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How to safely bring your dog to the clinic in case of trauma

 

By: Dr. Naama Manor
 

When your dog is in stress due to a car accident, poisoning, or any other trauma, it's important to get him quickly to the vet, but equally important to get him there safely.

The wrong evacuation technique might worsen the injuries and puts the care-taker in a risk for a bite.

 

 Treat the dog as gently as possible 

Treatment that is not gentle might worsen internal bleeding, damage surrounding tissues and cause further complications. Try to make the dog feel most comfortable, encourage him to lie down and gently roll him to his side.

If he resists or has difficulty breathing while on his side, he might have a chest or a lung injury. In such a case it is best to let the dog choose his position.

 

 Avoid putting pressure on the abdomen 

Even small pressure like petting or resting your hand on the dog's belly might worsen trauma cases, especially in dogs with difficulty of breathing, dogs that had vomited, and dogs with stomach aches.

 

 Minimize mobility

Small dogs may be carried in a bag or a cat restrainer. Large dogs are best transferred to the car with a blanket. Put the dog in the center of a blanket; roll the edges to get a good grip, pick all 4 corners and carry him gently (requires 2 people). In the car, either tie him to the seat or have someone sit next to it.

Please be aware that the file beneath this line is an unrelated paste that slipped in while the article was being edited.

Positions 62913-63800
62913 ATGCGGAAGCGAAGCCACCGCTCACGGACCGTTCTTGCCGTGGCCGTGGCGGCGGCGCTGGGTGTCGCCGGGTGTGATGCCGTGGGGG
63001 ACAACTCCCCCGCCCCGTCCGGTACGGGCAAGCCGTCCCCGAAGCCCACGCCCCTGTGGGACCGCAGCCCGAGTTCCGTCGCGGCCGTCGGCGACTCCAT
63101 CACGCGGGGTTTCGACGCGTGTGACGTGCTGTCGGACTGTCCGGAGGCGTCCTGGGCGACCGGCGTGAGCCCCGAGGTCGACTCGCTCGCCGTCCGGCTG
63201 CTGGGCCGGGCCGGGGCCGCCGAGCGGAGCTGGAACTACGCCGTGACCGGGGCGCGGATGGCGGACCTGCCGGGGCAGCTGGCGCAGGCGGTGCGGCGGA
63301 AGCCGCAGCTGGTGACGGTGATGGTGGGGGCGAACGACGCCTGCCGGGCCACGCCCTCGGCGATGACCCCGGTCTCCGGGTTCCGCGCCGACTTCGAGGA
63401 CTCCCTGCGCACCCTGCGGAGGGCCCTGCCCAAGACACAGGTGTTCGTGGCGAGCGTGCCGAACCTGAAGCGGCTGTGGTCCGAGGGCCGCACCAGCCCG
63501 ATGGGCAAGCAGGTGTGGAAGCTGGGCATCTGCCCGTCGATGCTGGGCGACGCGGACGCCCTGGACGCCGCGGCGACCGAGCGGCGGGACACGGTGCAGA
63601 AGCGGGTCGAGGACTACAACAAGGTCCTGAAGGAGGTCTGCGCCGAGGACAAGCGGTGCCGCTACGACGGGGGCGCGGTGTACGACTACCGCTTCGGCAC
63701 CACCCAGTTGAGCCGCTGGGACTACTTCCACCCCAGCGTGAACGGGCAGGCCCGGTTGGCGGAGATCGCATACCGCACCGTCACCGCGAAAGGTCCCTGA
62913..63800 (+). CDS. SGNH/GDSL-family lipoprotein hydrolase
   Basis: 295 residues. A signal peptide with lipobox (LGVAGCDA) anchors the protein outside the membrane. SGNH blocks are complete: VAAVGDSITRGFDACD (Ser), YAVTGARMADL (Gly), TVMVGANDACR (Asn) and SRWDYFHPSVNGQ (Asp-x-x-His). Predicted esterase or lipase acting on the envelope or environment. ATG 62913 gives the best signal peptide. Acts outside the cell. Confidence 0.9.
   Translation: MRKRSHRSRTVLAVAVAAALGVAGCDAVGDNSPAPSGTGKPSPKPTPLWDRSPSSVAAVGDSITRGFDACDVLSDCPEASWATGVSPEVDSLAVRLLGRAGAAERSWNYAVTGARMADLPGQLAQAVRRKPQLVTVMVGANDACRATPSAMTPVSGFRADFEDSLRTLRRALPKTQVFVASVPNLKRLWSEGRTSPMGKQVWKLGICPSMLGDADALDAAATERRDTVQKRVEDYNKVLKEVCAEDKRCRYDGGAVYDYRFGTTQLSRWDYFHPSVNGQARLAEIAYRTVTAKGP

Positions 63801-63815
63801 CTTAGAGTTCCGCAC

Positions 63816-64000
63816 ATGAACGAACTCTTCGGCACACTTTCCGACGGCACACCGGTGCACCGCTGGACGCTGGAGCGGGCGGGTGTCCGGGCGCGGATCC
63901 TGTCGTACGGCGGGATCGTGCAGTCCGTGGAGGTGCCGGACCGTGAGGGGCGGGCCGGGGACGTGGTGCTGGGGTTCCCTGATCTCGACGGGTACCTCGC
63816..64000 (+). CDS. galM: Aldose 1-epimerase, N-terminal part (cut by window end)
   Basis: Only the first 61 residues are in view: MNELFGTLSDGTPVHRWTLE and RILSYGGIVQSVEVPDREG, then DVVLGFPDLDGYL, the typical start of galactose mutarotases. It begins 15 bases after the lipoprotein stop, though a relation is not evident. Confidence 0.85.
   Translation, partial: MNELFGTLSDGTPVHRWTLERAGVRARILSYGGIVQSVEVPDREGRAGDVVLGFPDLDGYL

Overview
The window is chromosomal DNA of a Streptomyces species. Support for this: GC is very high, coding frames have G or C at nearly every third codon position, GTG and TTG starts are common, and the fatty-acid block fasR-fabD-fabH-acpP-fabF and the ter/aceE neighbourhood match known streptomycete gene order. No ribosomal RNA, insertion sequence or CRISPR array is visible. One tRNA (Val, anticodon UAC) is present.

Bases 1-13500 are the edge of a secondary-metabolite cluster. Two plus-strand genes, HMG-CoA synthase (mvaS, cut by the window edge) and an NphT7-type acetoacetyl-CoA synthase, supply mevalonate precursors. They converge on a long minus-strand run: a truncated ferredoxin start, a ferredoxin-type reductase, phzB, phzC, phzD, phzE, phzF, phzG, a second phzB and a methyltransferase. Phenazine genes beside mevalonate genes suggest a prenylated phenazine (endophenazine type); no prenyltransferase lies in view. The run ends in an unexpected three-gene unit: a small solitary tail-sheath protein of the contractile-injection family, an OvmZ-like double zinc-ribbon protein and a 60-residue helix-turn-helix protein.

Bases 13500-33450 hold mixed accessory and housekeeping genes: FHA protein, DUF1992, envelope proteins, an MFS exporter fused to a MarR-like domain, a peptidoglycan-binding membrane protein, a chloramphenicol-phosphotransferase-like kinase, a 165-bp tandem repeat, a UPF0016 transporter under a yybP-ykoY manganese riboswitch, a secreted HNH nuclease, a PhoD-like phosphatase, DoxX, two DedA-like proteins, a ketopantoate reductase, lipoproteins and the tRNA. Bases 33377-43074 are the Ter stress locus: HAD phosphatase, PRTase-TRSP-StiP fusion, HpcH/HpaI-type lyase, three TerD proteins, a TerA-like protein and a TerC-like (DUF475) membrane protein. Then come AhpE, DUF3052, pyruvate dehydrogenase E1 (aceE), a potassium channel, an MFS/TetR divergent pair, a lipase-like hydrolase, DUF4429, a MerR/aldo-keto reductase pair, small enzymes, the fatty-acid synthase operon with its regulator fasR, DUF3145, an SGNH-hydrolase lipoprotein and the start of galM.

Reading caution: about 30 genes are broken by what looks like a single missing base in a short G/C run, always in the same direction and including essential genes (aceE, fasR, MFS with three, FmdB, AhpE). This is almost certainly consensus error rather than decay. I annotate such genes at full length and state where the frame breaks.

If the dog seems paralyzed or unable to get up, and there's suspected back injury, it is mandatory to immobilize him to prevent further damage to the nerves. Get a strong flat surface (a wide shelf, an ironing board). While the dog is lying on his side, hold him by the loose skin at the back of his neck and in his lower back, and gently slide him on to the board. Keep his back and neck straight, and tie or tape him to the board.

If this attempt makes your dog struggle put him on a blanket as described above.

 

 Positioning the head

If the dog is unconscious, position his head in a normal angle with his back, not upward or downward. Putting the head in an angle with the back might block the drainage of the blood from the brain. If the dog vomits or appears as if he might vomit, put his head under the level of his heart, so the vomit flows freely out of his mouth and not into the trachea and lungs. Note that dogs with head injuries are likely to vomit, even when unconscious.

 

Cover the dog with a blanket  

Covering with a blanket has a soothing effect and more importantly – it prevents heat loss.

Drive carefully!